I have just completed reading Being at Home: Race, Institutional Culture and Transformation at South African Higher Education Institutions (2015, eds Pedro Tabensky and Sally Matthews, UKZN Press). I agree with the comments on the back cover by Johnathan Jansen, that that it is a very important contribution, that the accounts are compelling and it is extremely scholarly and well put together.
In the previous blog posting, I had queried the use of the phrase 'at home' and Vanessa Merckel made the important contribution about rather feeling 'welcome/unwelcome'. Then I suggested: 'welcomed/not welcomed'. - I see there is more interesting discussion about this in the book. A phrase used by Samantha Vice, is of being 'in one's element'. This would apply very strongly to academics working in an institution, where everyone would feel enabled and productive, with minimal frustrations and impediments. Another author in the book, Minesh Dass, referring to Derrida, speaks about the need to practice 'absolute hospitality', which implies one does not treat the guest as a 'foreigner', does not need to know anything about the guest in advance, and does not need the guest to resemble the host in any way at all. He maintains that conventional hospitality is conventional and conservative. More of this provocative and very credible idea is discussed in the book.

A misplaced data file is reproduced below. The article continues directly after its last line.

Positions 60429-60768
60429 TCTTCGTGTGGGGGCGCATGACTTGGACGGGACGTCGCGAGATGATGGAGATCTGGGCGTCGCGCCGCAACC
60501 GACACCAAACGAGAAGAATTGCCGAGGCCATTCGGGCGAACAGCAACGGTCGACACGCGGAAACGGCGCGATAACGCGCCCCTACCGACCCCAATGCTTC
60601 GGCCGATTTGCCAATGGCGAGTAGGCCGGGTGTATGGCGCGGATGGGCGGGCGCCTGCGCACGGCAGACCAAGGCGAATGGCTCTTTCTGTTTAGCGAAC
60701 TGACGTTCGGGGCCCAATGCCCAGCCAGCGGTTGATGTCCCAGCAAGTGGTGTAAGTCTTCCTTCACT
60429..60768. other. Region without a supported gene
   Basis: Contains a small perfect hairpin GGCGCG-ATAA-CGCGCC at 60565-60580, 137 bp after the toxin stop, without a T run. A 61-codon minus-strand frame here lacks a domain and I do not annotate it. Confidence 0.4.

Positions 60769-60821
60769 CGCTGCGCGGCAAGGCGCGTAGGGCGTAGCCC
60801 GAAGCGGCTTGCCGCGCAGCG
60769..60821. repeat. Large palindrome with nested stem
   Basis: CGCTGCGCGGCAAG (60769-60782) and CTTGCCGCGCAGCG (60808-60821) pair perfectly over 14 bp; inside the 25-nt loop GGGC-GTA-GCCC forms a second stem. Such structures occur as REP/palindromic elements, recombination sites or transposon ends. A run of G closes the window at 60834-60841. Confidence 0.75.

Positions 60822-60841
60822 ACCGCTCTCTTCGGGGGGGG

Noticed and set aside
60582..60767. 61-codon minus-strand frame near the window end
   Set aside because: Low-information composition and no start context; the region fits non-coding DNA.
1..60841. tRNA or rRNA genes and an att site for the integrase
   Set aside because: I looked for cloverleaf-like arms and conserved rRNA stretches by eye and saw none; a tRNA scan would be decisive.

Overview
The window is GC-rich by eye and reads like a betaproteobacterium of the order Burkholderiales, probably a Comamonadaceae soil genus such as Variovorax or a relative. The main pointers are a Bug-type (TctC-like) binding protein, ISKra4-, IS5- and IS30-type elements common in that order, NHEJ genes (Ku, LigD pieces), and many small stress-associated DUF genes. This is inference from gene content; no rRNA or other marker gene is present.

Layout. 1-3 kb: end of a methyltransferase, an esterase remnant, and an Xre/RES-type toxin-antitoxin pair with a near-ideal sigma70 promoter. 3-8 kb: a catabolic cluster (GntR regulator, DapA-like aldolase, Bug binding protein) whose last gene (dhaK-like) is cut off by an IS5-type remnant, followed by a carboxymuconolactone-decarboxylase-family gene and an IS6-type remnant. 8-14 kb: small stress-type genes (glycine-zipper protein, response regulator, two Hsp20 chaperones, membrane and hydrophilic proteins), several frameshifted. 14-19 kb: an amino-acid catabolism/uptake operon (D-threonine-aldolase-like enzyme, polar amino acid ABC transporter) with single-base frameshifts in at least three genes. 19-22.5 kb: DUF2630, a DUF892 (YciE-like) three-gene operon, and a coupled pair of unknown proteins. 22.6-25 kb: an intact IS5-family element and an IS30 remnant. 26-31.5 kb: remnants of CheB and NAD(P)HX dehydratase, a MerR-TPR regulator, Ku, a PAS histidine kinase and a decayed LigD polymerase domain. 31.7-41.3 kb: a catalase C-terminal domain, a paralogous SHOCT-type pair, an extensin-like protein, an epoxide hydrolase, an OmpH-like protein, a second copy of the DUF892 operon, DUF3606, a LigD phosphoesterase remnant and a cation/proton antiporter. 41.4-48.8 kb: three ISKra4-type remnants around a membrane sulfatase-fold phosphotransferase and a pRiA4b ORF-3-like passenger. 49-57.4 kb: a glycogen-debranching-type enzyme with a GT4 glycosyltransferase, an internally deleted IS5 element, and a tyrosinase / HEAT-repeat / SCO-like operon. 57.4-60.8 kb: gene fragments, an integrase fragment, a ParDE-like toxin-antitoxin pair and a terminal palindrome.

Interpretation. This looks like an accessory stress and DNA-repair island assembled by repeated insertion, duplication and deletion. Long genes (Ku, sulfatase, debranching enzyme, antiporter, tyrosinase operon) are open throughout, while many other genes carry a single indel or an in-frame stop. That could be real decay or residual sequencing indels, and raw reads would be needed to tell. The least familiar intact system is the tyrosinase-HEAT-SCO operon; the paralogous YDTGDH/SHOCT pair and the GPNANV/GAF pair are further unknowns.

Another chapter I found creative and stimulating, is that by Bruce Janz on 'Instrumentalisation in Universities and the Creative Potential of Race'. Drawing on the ideas of Deleuze, he argues that universities have become oppressive, 'cramped spaces' in the age of instrumentalisation, and that to work creatively within this cramped space, we should learn from how during apartheid, race has been creative. On page 281 there is a lovely quote from Thoburn (2003: 8):
It is from their very cramped and complex situations that politics emerges - no longer as a process of facilitating and bolstering identity, or 'becoming-conscious', but as a process of innovation, of experimentation, and of the complication of life, in which forms of community, techniques of practice, ethical demeanors, styles, knowledges, and cultural forms are composed.
The chapter is about resistance to the oppression of instrumentalisations, but it also offers a different way of looking at teaching for a socially just pedagogy - learning from the creativity of race, how to be innovative and experimental in oppressive contexts.
The other chapter that is most relevant for a socially just pedagogy is that of Thaddeus Metz, on 'Africanizing Institutional Culture'. He provides a strong set of propositions about why African culture should be included in the rituals and curriculum of a university: not because truth is relative, and not because Africans have been oppressed, thus one Africanises for the sake of redress. Rather, it is primarily because one should provide staff and students the opportunity to understand the past and present of the region, and the opportunity to choose if one wants to adopt these knowledges and practices: 'the heart of the claim is that, given a largely African context, public institutions have some obligation to enable people to become Africans'.
- I recommend this book, it has lots of good ideas that pertain the the SOTL @ UJ project.